Notorious drug kingpin Joaquin “El Chapo” Guzman’s conviction on charges of running a multi-billion-dollar narcotics trafficking operation was upheld Tuesday by a federal appeals court in New York.
In an opinion filed Tuesday morning, a three-judge panel for the 2nd Circuit Court of Appeals struck down a host of arguments Chapo’s lawyers raised in an effort to overturn his conviction.
Potential juror misconduct was among the arguments raised by his attorneys after an unnamed panelist spoke to Vice News and claimed members of the panel had followed media coverage of the case during the trial.
In an October 2021 appeal hearing, Chapo attorney Marc Fernich urged the panel to overturn the conviction because of the article.
In their opinion on Tuesday, the trio of judges said any possible prejudice the jury was exposed to was “harmless in view of the overwhelming evidence of Guzman’s guilt that was presented at his three-month long trial.”
The judges added: “None of the allegations in the VICE News article shows that any juror was not impartial, harbored bias against Guzman, or was otherwise unfit to serve.”
Chapo was sentenced to life in prison in July 2019 after being convicted in Brooklyn federal court on a slew of charges related to the industrial-scale drug trafficking operation he headed for years as leader of the Sinaloa Cartel.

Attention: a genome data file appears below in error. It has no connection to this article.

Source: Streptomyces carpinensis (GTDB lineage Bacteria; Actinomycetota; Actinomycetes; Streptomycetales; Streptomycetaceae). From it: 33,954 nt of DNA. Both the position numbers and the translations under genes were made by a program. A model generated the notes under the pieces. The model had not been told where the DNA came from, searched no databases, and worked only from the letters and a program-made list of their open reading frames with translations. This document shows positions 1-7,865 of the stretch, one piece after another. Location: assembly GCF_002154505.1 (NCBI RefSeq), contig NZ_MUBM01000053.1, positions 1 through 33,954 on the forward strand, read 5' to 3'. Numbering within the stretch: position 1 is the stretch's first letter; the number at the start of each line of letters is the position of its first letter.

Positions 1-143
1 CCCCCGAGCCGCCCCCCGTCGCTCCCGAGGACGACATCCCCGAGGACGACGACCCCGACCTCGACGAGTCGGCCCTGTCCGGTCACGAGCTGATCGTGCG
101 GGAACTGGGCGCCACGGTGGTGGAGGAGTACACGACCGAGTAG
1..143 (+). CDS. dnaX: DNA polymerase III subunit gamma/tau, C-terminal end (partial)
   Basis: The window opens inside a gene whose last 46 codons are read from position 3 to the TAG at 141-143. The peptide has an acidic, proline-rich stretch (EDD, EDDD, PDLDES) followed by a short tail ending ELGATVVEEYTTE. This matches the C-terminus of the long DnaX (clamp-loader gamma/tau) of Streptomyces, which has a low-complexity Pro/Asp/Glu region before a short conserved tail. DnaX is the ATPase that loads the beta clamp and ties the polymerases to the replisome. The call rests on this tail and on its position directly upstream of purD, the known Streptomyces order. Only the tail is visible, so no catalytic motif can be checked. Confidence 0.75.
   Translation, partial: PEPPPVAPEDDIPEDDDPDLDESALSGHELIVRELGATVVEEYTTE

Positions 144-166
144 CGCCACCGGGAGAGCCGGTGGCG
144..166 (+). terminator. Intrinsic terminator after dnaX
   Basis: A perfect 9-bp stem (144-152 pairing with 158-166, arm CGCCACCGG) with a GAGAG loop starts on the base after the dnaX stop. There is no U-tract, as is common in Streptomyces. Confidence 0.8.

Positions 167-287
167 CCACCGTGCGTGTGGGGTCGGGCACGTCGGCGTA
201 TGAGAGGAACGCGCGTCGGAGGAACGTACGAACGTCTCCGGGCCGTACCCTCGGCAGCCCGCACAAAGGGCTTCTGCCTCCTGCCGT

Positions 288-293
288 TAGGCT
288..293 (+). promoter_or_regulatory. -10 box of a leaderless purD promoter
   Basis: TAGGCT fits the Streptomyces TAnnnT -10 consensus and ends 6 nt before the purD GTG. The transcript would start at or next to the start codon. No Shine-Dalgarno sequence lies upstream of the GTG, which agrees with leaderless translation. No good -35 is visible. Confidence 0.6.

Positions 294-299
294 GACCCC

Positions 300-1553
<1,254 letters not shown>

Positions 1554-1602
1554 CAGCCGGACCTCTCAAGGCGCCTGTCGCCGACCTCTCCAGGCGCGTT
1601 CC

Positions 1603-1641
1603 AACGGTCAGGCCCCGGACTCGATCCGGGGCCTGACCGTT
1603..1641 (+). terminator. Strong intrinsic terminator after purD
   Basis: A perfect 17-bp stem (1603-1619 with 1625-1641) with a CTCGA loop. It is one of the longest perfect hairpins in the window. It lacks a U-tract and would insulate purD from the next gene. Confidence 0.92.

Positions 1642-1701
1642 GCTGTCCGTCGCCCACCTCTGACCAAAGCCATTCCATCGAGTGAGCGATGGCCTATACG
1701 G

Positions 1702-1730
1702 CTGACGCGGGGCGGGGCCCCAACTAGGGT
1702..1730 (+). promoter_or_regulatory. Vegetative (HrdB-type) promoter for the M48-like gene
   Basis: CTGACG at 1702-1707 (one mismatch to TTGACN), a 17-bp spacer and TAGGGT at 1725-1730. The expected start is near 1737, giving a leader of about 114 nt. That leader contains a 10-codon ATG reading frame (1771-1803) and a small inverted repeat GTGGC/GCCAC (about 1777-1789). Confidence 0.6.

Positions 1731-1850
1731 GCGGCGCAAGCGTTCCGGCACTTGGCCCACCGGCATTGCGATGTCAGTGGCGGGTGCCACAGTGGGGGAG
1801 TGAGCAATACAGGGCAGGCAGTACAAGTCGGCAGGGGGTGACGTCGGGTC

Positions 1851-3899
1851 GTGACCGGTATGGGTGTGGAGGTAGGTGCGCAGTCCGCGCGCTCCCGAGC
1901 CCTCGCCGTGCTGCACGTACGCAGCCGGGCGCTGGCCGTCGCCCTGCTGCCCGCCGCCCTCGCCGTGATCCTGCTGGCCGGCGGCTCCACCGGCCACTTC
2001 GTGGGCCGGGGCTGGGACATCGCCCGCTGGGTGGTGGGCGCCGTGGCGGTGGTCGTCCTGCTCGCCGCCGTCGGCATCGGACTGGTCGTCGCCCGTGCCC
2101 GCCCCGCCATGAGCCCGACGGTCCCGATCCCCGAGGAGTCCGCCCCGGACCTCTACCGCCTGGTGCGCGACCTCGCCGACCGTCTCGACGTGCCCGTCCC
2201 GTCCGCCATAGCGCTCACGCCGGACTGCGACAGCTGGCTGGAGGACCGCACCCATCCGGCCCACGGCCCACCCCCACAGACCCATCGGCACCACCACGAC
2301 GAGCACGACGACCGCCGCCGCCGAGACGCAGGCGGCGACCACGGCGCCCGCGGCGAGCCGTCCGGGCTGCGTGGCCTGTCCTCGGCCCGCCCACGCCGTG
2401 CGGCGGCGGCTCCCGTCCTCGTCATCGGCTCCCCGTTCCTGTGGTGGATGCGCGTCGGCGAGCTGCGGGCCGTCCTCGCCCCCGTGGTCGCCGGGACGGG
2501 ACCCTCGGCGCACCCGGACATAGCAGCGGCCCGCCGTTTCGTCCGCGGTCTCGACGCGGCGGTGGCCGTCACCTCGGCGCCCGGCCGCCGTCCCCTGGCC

At his sentencing, Chapo railed against the judge’s decision not give him a new trial based on the apparent juror misconduct.
“You didn’t want to question the jury, so what you did was you alleged the actions of the jurors were not important because there was a lot of evidence against me,” Guzman railed. “If that was the case, why did we go to trial? The jury was not necessary then. Why didn’t you just sentence me [immediately]?” he said through a translator.
Chapo is serving his sentence at a “supermax” federal prison near Florence, Colorado, where he spends 23 hours a day confined to his cell.
This article was originally posted here